Marriage Italian style
At the bottom of the mountain, just before the railway line, sits the bar/restaurant/general store called Il Ponte de Ceserana, otherwise known as Claudio's place. We met Claudio for the first time last year, on our return from four hours in the local hospital having my broken wrist set in plaster from fingertip to armpit. He bustled around dispensing cold beer and warm sympathy in fluent English disconcertingly delivered with a broad Scots accent. He then put together a selection of pasta dishes and fresh salads as a take-away lunch for us and our hosts the Cloke-Brown family and their three hungry sons.
When we returned to have supper later that week we discovered that Claudio was an innovative cook and indefatigable host. Not only does he eschew a printed menu, he doesn't write the menu down at all, simply regaling each table with the wide range of local dishes that he has produced that day. Dishes such as gnocchi with lemon and hazelnuts with a beef jus, or rabbit with olives and tomatoes, or penne with crabmeat. Sparkling white wine is on tap, there is a very quaffable local red and at the end of the meal, Claudio puts a selection of weird and wonderful looking bottles containing homemade liqueurs, ranging from deep purple myrtle, through brilliant green menthe through to a clear grappa.
So this year we look forward to renewing acquaintance. On our return from shopping on Friday, we call in at Claudio's bar for a restorative beer and to find out if he is cooking the next evening. Sporting a natty new apron (fake waiter's waistcoat in scarlet and black), he beams from ear to ear when we walk in, welcomes us warmly and assures that he is certainly cooking dinner on Saturday and books us in for 7.30. But why don't we come down around 6.30 he suggests, and have a ringside seat for part of the wedding celebrations of two couples in the commune that day.
We had noticed posters fastened to posts and railings along the roadside, and on walls and notice boards in the villages above the house. Some featured the smiling faces of Serena and Nicola, others those of Agnese and Eduardo, announcing their weddings that weekend.
Claudio explains that a tradition has grown up in Fosciandora for bride and groom to come down the mountain following their church ceremony, to cut a white ribbon that has been strung across the road just before the bridge and to raise a glass of celebratory Prosecco. Although the two ceremonies next day are taking place at different churches, at different times, the couples insist on gathering for a joint ribbon cutting.
We duly arrive on Saturday evening at 6.30, after a four hour walk in the mountains to justify a four course dinner, and sit down on the terrace. Strung across the road just by the level crossing is a large white banner, looking suspiciously like a kingside bedsheet, which has been adorned with a message announcing the gratitude of the inhabitants of Fosciandora for the great sacrifice of Eduardo and Nicola in relieving the commune of two spinsters.
Claudio’s wife Clementina, anticipating a spate of weddings that summer in addition to their own daughter's, has invested in enough ribbon to mark out several miles of carriageway. Claudio and son have created two flamboyant bunches of looped ribbon on one side of the roadway and stand ready to string the lengths across at the appropriate moment. But true to form, both of weddings in general and Italy in particular, the timetable shifts somewhat. The ribbons are taken down on three occasions, to allow cars and trucks through. We try to slow down our wine consumption and Claudio provides interim entertainment by showing us the photographs from his daughter's wedding the week before.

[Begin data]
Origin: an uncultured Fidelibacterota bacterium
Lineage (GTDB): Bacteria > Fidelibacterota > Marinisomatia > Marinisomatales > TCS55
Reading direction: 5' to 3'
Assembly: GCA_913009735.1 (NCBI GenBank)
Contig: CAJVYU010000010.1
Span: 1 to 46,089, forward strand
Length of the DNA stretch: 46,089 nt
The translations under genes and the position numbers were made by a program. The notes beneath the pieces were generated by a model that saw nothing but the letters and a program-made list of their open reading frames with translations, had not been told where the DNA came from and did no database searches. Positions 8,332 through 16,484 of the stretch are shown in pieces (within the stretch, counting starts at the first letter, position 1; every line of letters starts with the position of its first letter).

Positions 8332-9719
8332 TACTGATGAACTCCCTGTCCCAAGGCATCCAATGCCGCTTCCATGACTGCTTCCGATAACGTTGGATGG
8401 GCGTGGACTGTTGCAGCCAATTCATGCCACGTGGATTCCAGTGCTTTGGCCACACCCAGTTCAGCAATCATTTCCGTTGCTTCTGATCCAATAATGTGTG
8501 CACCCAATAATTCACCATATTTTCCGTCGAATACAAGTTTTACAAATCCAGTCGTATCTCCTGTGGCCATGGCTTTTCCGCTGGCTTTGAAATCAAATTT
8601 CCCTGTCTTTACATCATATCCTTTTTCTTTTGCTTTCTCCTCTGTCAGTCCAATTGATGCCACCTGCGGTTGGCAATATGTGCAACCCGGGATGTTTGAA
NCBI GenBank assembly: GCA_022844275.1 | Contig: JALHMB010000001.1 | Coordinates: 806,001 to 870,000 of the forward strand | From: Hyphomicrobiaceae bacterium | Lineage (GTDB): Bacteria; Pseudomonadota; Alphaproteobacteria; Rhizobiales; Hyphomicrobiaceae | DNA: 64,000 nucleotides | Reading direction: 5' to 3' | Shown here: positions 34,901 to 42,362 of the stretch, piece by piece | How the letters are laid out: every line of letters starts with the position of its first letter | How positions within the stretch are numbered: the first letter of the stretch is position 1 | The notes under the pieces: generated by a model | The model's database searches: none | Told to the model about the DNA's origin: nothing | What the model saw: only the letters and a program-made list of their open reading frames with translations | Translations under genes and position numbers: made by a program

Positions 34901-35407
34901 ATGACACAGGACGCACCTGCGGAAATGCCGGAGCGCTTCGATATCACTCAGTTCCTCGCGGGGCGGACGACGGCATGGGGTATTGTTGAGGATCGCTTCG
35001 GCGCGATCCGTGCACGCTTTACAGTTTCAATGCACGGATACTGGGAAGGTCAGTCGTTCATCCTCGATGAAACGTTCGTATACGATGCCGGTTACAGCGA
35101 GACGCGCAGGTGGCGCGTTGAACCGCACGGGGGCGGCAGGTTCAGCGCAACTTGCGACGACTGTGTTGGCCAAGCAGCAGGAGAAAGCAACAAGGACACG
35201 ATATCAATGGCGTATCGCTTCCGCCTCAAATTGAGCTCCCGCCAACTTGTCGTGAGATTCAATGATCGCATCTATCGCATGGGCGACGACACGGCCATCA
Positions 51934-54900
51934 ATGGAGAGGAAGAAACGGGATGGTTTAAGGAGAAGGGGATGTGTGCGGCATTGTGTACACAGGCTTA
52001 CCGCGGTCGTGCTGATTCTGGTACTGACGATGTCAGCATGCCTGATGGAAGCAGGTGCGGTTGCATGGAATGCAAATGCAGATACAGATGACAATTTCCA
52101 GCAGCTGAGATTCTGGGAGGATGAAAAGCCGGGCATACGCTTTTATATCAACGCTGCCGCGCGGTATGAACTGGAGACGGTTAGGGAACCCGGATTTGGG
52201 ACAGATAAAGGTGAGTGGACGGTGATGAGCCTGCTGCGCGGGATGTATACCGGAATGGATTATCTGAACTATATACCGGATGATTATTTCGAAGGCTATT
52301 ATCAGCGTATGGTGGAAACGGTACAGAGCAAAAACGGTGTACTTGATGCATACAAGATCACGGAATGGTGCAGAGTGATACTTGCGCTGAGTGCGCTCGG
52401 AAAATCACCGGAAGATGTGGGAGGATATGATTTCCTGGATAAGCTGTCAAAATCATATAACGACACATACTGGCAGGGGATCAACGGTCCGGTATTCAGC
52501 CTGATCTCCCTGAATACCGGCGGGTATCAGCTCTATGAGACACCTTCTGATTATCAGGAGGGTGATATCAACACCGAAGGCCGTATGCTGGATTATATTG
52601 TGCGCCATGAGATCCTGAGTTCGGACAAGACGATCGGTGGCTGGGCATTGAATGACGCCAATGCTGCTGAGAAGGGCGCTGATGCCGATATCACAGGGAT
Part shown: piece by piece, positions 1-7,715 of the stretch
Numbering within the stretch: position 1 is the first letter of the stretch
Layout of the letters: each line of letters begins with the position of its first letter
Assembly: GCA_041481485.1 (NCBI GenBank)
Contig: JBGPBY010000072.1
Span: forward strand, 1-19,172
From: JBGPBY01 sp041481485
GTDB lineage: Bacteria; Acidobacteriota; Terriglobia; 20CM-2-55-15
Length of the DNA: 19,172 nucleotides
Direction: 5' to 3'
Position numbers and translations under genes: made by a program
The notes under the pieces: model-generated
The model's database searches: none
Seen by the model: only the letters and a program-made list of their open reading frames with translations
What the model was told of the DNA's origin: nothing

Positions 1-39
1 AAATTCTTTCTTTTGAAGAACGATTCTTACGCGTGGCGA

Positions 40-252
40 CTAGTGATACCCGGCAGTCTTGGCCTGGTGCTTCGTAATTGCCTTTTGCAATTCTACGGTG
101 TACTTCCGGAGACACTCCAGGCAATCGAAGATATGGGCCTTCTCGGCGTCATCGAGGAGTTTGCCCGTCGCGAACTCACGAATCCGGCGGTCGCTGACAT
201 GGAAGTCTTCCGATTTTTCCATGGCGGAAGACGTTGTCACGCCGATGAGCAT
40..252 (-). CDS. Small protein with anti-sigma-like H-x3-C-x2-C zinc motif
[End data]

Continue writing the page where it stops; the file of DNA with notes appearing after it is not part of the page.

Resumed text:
Then a bridesmaid arrives, a forerunner of what turns out to be a stream of incredibly slim, attractive young women on impossibly high heels and wearing incredibly short dresses. One bridal couple is definitely on its way, she announces, so the ribbons go up again. Then comes a report by mobile phone that the other couple are on their way too, so out come bottles of Prosecco and a tray of glasses.
A stream of cars begins to flow down the mountainside, accompanied by much horn blowing augmented by a strange contraption that looks like a tyre pump, but which emits a row as ear-splitting as several zarzuelas. A whippet thin cyclist in spray-on Lycra suddenly zooms through under the bedsheet and then wobbles perilously as he spots the marital ribbon booby trap. But he safely dismounts and decides to linger to watch the fun before tackling the mountain.
|Eduardo and Agnese, Serena and Nicola|
Just how the wedding couples are going to reach the ribbon cutting through the stream of cars that has now effectively blocked all traffic, does not seem to be of much concern and sure enough, suddenly the brides appear. One is wearing a classic ivory satin gown, the other in warm rose chiffon adorned with swirls of roses. Did they confer, I wonder, knowing that there would be a double photo opportunity at Il Ponte de Ceserana?
Two pairs of scissors are presented on a velvet cushion and to much cheering, the ribbons are snipped, the Prosecco popped and car horns sounded. The two parties then disappear to the next stage of the celebrations in chaotic scenes of reversing cars, near collisions but universal good humour and Claudio retreats to the relative calm of his kitchen to prepare the usual impressive selection of dishes.
We are introduced to our fellow diners and chairs rearranged so we can all have a good blether, as Claudio puts it. Then to put a final seal on the marriage theme of the evening, it turns out that the parents of one of them were not only married in the same town as Rod and I, Colchester, but just two months earlier in the same year.